The Wuhan virus makes its own rules, the current outbreak is mostly the government’s fault but every social interaction is akin to playing Russian roulette the vast majority of cases are currently listed as being of unknown origin, people are probably taking precautions and getting sick anyway.
The people have not failed, the system has, from top to bottom.
The immigration and work visa system are a failure, globalisation is a failure as is the move to a so-called “Gig Economy”; all of these are obvious factors in the Victorian COVID outbreak which threatens to drag down the whole country.
We could have gone to mandatory mask use in public months ago, except that we couldn’t, because the shops had been stripped of personal protective equipment by greedy daigou and agents of the Beijing communists.
The security operation in the quarantine hotels ought to have been straightforward if given to competent security companies, what we got was a mess staffed by clueless, untrained and financially exploited foreign workers.
This corrupt system of casual work is also at the root of the crisis in aged care, with the virus being spread by agency workers assigned to multiple homes in one working week, the likelihood of problems as a result of this transient workforce should have been obvious from the start.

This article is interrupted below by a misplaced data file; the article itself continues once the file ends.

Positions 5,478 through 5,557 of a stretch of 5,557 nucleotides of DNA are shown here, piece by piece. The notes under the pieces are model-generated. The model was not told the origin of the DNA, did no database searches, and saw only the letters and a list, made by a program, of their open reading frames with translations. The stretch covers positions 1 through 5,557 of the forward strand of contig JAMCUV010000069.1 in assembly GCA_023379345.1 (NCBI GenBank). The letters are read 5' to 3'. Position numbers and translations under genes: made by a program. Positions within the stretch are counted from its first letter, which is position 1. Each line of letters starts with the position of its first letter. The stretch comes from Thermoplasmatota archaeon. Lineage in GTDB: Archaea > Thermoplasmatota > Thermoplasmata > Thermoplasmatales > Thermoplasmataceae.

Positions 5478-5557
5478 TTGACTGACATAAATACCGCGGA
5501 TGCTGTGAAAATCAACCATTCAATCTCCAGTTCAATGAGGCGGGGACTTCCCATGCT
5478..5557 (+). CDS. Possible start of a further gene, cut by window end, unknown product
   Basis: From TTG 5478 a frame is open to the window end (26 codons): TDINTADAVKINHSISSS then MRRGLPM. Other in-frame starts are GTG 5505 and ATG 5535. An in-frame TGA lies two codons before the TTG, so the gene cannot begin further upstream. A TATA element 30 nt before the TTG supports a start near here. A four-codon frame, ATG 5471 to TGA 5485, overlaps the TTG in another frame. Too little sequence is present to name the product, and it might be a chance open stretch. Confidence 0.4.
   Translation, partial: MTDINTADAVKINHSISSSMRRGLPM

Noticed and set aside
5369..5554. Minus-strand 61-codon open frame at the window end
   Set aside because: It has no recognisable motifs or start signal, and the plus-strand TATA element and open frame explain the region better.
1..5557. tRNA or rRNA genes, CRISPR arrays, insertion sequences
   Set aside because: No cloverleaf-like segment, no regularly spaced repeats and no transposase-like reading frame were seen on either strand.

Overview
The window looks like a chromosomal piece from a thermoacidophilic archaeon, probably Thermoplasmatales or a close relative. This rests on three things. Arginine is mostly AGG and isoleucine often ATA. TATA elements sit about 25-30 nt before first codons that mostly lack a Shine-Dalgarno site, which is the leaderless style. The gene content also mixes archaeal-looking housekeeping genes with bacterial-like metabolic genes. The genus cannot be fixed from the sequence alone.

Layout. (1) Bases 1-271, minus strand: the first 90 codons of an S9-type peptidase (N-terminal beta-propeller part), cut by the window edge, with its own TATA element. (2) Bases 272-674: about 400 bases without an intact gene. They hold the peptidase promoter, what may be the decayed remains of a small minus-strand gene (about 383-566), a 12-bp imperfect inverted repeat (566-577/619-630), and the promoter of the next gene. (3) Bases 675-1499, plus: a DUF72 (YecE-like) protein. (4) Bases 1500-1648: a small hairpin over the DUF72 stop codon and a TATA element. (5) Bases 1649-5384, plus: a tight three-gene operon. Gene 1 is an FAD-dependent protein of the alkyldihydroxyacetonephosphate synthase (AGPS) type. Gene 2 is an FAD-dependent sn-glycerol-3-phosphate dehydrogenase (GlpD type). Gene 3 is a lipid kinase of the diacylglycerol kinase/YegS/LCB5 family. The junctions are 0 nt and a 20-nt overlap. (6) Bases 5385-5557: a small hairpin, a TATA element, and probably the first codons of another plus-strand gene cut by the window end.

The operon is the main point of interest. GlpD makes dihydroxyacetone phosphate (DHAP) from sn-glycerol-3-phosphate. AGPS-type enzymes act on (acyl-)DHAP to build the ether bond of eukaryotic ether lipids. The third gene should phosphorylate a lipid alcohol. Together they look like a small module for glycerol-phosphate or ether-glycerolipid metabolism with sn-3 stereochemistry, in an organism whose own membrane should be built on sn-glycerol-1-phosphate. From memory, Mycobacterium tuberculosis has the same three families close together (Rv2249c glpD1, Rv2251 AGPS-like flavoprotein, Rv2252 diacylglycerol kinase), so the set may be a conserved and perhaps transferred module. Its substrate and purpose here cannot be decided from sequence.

Credentialism is also a major problem, customers might well demand that contractors supply the bona fides of each aged care worker or security guard being deployed to their premises but in the age of privatised education and training it is highly likely that workers will be presenting tickets from inferior vocational colleges or outright forgeries.
It is not that the state has a deficit of personnel to cope with any crisis, the problem is that we have a government working to a system which, by its very nature, rewards corruption and ineptitude.
Voices from the traditional unionist Left, as well as the Nationalist milieu have been pointing out the dangers of globalisation and the gig economy for a decade or more, but to no avail. The Left is battling against an imported mercenary workforce unwilling to show solidarity with their fellow workers and the Nationalists are dismissed as racist cranks.
Being right all along is small consolation though, the garden state is facing the spectre of level four restrictions if the caseload continues to build, a total shutdown of the most productive state in the federation will be a national calamity not seen since the grim days in 1942 when the Jap army was on our doorstep.